In one exemplary implementation and with continuing reference to FIG. 25, once spots 2512(1) to 2512(4) have been illuminated and corresponding readings have been acquired, the same pattern of spots are essentially replicated at corresponding respective spots 2516(1) to 2516(4), such that reference illumination spots 2516(1) and 2516(2) substantially or entirely overlap, respectively, the regions of chemical indicator 2500 previously illuminated by measurement illumination spots 2512(3) and 2512(4). With this overlap, reference illumination spots 2516(1) and 2516(2) are used to determine whether any contamination is, or is likely to be, present where measurements were previously taken using measurement illumination spots 2512(3) and 2512(4), respectively. If, for example, the results of the readings from reference illumination spots 2516(1) and 2516(2) indicate that one, the other, or both of the corresponding regions on chemical indicator 2500 are contaminated, then the corresponding monitoring system/unit can take a corrective action such as, for example, discard or assign a lesser weight to the reading(s) at the contaminated spot(s). Illumination spots 2516(3) and 2516(4) are new measurement illumination spots for taking measurement readings of chemical indicator 2500. As will be readily understood, as the pattern of the four illumination spots is stepped across chemical indicator 2500 (in this example seven times) to create substantial overlap or virtually exact coincidence of each reference illumination spot with a corresponding measurement illumination spot, each measurement spot can be tested for contamination. In the embodiment shown in FIG. 25, if discoidal chemical indicator apparatus 2508 is mounted to monitoring unit having a stepper motor, such as monitoring unit 2202 of FIG. 22, the stepping of the four-spot pattern can be performed by controlling the stepper motor to drive the chemical indicator apparatus by one or more steps to achieve the desired alignment of the measurement and reference illumination spots of the pattern. In other embodiments, for example embodiments wherein the chemical indicator apparatus is linearly movable with respect to an optical system that creates the multi-spot pattern, the corresponding monitoring unit can move the chemical indicator in a linear stepwise fashion to create the desired alignment of the measurement and reference illumination spots of the pattern. In still other embodiments in which the chemical indicator apparatus is fixed and the optical system(s) that generate(s) the illumination pattern is/are movable, then such optical system(s) can be moved in a stepwise fashion accordingly.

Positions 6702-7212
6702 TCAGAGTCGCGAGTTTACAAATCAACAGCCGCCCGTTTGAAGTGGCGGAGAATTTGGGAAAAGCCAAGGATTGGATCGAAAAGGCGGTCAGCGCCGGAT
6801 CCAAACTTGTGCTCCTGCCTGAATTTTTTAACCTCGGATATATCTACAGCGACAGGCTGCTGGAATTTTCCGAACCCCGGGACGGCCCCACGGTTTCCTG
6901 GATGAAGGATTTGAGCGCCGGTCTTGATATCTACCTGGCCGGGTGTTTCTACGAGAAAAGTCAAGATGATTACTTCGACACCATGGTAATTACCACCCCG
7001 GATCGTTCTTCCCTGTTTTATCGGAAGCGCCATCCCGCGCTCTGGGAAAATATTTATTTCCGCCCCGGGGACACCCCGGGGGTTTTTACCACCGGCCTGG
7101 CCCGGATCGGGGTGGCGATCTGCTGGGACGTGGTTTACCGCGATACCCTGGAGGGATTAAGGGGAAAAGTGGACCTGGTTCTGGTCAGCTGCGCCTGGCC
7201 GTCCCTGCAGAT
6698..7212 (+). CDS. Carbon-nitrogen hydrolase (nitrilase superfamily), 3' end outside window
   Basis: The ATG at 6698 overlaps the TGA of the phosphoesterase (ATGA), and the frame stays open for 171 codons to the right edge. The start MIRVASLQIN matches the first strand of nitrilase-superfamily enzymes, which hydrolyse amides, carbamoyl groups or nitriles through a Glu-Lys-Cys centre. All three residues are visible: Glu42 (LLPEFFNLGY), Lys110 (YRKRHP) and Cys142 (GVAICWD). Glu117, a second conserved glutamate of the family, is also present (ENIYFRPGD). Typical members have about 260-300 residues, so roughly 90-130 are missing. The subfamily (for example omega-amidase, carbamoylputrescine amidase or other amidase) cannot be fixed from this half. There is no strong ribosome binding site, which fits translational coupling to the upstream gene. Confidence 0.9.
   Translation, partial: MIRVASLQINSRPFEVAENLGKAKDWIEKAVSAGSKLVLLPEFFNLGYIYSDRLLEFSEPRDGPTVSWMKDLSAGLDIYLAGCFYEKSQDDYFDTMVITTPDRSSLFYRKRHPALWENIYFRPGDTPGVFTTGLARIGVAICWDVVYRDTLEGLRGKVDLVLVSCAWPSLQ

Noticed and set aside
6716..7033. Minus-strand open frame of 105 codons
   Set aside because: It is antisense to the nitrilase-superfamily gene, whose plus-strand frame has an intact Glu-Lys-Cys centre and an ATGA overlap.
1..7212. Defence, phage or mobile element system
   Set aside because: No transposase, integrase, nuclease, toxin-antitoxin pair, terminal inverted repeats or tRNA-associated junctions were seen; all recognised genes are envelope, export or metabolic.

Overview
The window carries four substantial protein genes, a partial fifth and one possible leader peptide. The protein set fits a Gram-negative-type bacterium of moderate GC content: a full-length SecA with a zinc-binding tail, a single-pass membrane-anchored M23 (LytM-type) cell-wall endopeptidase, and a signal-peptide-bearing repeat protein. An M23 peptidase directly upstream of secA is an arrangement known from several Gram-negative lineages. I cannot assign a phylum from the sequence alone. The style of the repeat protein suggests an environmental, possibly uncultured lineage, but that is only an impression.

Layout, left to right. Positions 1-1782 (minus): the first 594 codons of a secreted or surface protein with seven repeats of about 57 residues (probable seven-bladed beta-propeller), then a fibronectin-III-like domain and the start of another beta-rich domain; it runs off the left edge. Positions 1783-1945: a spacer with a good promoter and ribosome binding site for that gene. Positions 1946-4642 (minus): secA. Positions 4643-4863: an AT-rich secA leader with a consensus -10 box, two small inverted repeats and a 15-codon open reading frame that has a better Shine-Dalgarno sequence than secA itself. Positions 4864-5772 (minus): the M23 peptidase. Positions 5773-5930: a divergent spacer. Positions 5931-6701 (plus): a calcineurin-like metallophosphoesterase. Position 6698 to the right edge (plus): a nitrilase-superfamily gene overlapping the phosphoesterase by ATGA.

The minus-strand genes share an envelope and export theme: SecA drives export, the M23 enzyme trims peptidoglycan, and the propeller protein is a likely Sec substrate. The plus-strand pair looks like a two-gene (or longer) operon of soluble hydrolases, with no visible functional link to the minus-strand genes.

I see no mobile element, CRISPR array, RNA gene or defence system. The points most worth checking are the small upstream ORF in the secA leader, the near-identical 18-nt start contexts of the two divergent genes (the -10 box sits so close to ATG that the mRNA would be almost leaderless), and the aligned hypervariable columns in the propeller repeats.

It is noted that in some embodiments it is desirable to keep the illumination spots in the pattern of spots at issue, such as measurement and reference illumination spots 2512(1) to 2512(4) in the four-spot pattern illustrated, from overlapping one another. This not only allows the measurement locations on a given chemical indicator to be discrete and independent, but it also assists in reducing photo-aging of the chemical indicator, especially if it is one that is highly susceptible to photo aging. As those skilled in the art will understand, many fluorescent and absorptive dyes that can be used in a chemical indicator of the present disclosure undergo photo-aging, i.e., they become less responsive with increasing amounts of light exposure. Keeping the individual spots in a given pattern, such as the four-spot pattern of FIG. 25, from overlapping, may reduce the overall exposure of each region of the indicator that is illuminated by the corresponding illumination spots to only the light that is necessary for measurement and contamination readings of that region.

As can be readily appreciated, a monitoring system/unit can utilize the multi-reading, iterative stepping process illustrated with respect to FIG. 25, or other similar process, to ensure that the measurement and contamination readings are being taken from the correct chemical indicator. As seen in FIG. 25, chemical indicator 2500 is located adjacent a second chemical indicator 2520 but is separated therefrom by a space 2524, which can be, for example, a bare part of the holder 2528 of chemical indicator apparatus 2508. Since space 2524 will typically have (much) different optical responses than chemical indicators 2500 and 2520 to the measurement and reference illumination light, here spots 2532(1) to 2532(4), than both of the chemical indicators, the measurement and contamination readings taken from space 2524 will typically be discernible from measurement and contamination readings made on the chemical indicators. Analysis of the reading data by a monitoring system/unit can reveal where those typically vastly different readings lie in the data, and these readings can be used to separate readings taken from adjacent chemical indicators.